• new versions of dynamic dependencies

  • new versions of changing modules (modules which use the same version string but can have different contents)

Refreshing dependencies will cause Gradle to invalidate it’s listing caches. However:

  • it will perform HTTP HEAD requests on metadata files but will not re-download them if they are identical

  • it will perform HTTP HEAD requests on artifact files but will not re-download them if they are identical

In other words, refreshing dependencies only has an impact if you actually use dynamic dependencies or that you have changing dependencies that you were not aware of (in which case it is your responsibility to declare them correctly to Gradle as changing dependencies).

It’s a common misconception to think that using --refresh-dependencies will force download of dependencies. This is not the case: Gradle will only perform what is strictly required to refresh the dynamic dependencies. This may involve downloading new listing or metadata files, or even artifacts, but if nothing changed, the impact is minimal.

Using component selection rules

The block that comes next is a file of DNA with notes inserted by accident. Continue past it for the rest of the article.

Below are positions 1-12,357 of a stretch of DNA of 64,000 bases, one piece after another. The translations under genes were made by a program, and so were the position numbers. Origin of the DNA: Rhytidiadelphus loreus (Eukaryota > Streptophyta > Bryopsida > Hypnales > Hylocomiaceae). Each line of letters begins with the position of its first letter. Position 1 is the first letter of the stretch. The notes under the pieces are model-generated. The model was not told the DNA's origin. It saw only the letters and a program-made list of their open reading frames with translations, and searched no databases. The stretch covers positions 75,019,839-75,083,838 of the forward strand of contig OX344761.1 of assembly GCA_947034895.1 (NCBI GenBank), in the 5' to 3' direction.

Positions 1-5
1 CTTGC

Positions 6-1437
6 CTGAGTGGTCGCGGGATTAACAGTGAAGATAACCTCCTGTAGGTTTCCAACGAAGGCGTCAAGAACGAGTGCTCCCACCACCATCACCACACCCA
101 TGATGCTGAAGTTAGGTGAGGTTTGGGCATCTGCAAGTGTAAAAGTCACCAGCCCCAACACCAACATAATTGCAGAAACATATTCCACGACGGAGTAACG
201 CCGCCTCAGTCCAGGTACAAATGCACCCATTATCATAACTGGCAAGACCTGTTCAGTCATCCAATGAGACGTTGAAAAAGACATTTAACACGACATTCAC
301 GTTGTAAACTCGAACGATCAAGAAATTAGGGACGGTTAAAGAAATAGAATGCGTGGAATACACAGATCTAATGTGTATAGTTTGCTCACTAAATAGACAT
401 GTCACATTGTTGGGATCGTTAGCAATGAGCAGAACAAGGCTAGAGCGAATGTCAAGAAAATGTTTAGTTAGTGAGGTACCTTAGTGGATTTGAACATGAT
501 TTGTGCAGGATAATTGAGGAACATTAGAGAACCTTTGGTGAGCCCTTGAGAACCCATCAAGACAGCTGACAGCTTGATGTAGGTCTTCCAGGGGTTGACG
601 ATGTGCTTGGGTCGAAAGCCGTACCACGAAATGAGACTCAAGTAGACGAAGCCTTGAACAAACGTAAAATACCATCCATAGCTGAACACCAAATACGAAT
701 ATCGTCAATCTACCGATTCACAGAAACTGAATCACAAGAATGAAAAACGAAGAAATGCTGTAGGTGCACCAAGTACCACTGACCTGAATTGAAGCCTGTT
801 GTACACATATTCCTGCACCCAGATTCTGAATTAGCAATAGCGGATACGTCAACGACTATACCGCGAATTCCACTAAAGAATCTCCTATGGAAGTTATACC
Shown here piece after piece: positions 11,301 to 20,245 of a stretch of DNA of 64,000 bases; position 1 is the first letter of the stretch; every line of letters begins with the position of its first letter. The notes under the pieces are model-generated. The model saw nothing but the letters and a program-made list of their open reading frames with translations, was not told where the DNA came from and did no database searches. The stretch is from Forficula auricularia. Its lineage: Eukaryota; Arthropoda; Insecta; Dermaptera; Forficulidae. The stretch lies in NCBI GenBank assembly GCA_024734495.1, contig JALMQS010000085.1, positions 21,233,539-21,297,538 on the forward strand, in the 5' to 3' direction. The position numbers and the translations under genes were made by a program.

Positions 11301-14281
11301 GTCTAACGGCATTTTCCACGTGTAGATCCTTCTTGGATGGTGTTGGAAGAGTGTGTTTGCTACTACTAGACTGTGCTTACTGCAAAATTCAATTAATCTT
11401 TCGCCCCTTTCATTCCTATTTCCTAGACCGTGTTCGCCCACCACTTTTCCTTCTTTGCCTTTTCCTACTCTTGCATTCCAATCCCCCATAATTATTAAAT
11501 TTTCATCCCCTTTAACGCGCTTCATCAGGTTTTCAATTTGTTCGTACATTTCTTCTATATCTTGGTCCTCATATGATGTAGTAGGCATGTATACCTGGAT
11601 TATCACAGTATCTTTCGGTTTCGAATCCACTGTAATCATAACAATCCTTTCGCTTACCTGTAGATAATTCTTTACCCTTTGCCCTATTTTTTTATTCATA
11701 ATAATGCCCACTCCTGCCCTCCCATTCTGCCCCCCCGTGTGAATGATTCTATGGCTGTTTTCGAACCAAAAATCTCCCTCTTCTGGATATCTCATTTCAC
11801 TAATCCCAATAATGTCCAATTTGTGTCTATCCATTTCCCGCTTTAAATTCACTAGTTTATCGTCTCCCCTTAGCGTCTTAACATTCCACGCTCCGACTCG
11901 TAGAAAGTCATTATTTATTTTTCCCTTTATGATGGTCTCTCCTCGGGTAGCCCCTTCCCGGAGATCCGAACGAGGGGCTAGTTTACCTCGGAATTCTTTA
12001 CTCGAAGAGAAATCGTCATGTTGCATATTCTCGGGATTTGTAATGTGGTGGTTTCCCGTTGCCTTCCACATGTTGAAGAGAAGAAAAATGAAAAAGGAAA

Component selection rules may influence which component instance should be selected when multiple versions are available that match a version selector. Rules are applied against every available version and allow the version to be explicitly rejected by rule. This allows Gradle to ignore any component instance that does not satisfy conditions set by the rule. Examples include:

  • For a dynamic version like 1.+ certain versions may be explicitly rejected from selection.

  • For a static version like 1.4 an instance may be rejected based on extra component metadata such as the Ivy branch attribute, allowing an instance from a subsequent repository to be used.

Rules are configured via the ComponentSelectionRules object. Each rule configured will be called with a ComponentSelection object as an argument which contains information about the candidate version being considered. Calling ComponentSelection.reject(java.lang.String) causes the given candidate version to be explicitly rejected, in which case the candidate will not be considered for the selector.

The following example shows a rule that disallows a particular version of a module but allows the dynamic version to choose the next best candidate.

Example 5. Component selection rule
build.gradle
configurations {
    rejectConfig {
        resolutionStrategy {